P2P, the only killer broadband application

Napster, the first easy-to-share P2P file sharing network, was all the rage in the late 1990s before the record industry cracked down and drove it into bankruptcy. While the morality of Napster system is still topic of big debate, it role in the proliferation of broadband cannot be denied. Consumer, tired of downloading files switched en masse to arguably faster cable and DSL connections. Thank you, Shawn Fanning, for helping the carriers come out of their financial doldrums. Napster, legal issues aside, was the first application that showed the consumers what was possible with broadband.

Napster’s legacy will be that it taught AOLers how to consume digital media. That it was okay to download music (and eventually video) instead of going to record stores or renting movies at local Blockbuster. The illegality of the service put an end to the business, but not the habit of digital consumption. Since then quite a few variants have come to market – Kazaa, Audio Galaxy, Earth Station, Bit Torrent – and they all have only reinforced the message. I had a chance to catch up Andrew Parker, chief technology officer of Cambridge, UK-based CacheLogic. The company studies traffic patterns on the Internet, and has often come-up with interesting data.

Parker was in town promoting his report on the state of P2P nation, and a new service called Streamsight monitoring network, that would be an array of CacheLogic appliances spread worldwide, that will collect information on the type of network traffic, which will then be available to carriers worldwide to get a better idea about what’s flowing on their pipes. Parker, a reserved Englishman on best of days was sluggish because of a pesky wisdom tooth that has been taking its time coming out of hiding. Despite the pain, we got into a spirited discussion, and came to a not-so-pleasant conclusion: P2P is driving consumer broadband demand….. and broadband is driving P2P uptake.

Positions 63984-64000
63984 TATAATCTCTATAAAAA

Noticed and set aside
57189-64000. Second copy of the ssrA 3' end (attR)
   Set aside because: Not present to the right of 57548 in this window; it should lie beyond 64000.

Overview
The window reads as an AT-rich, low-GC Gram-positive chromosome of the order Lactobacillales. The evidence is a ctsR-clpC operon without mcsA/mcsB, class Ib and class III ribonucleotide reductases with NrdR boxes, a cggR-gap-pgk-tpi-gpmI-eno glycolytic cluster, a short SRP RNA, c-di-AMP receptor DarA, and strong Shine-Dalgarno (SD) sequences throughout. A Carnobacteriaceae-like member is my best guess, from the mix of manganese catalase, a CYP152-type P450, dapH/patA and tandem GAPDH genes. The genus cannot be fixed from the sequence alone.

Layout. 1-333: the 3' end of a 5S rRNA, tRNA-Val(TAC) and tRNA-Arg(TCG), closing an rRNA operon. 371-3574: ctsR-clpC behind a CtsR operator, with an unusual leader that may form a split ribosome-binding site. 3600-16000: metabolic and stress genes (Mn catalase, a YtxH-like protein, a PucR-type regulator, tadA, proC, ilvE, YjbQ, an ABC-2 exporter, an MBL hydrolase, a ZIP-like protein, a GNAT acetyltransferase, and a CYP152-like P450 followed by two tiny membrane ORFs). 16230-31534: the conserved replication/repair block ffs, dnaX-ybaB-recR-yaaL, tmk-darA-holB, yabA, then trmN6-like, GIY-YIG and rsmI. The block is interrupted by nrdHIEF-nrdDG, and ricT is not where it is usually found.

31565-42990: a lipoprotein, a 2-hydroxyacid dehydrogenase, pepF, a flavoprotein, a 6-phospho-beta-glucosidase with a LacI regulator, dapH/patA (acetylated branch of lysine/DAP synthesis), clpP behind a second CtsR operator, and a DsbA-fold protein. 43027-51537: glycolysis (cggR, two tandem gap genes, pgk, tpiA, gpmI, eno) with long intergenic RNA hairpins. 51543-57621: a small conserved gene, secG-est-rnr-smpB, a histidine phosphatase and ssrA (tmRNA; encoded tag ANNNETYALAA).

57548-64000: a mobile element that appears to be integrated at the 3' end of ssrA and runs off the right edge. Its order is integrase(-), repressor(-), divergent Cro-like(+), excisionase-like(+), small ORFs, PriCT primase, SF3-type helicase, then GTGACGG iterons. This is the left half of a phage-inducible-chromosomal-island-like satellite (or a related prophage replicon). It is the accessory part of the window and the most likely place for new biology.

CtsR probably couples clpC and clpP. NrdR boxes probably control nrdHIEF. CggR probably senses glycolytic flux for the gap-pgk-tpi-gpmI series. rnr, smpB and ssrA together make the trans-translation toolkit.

The symbiotic relationship between the two is reflected in this accompanying network traffic pattern graphic. It leads me to a few conclusions

+ The service providers have a little or no reason to block P2P traffic in the near terms, because it drives growth. And since most service providers are in growth mode, well, you know…. ehm!

+ In the long term, however P2P traffic if not managed properly is going to become a big problem.

+ The explosion in P2P traffic is going to have an impact on the people who don’t use the P2P services as well.

+ Due to P2P’s symmetrical nature on average 80% of upstream capacity is consumed by P2P

Parker told me that many television and old line television companies are experimenting with P2P technologies for video distribution. BBC and Sky are the most public about their plans, but there are others who are looking to use P2P to get more viewers for their content. I think on a more longer term, this is an interesting situation and brings up some niggling questions about Silicon Valley’s concept of the moment: The Long Tail. I guess, as niche content finds it footing, one has to wonder who is really footing the bill for the distribution.

I mean be it P2P or iTunes or Rhapsody, we are simply shifting to cost of distribution over to the “pipe owners” who are (whether they like it or not,) being reduced to “mere conduits,” or utilities. For instance the distribution costs of a record used to be printing the CDs, and getting them into the stores, which the record label paid for. Now, if you take a song, put it on a server, and start selling it, the distribution cost is really the “IP transit,” which someone has to pay for.

And as the debate continues, one thing which is becoming increasingly certain: P2P has become the driver of broadband, and for now there is nothing which can even come close.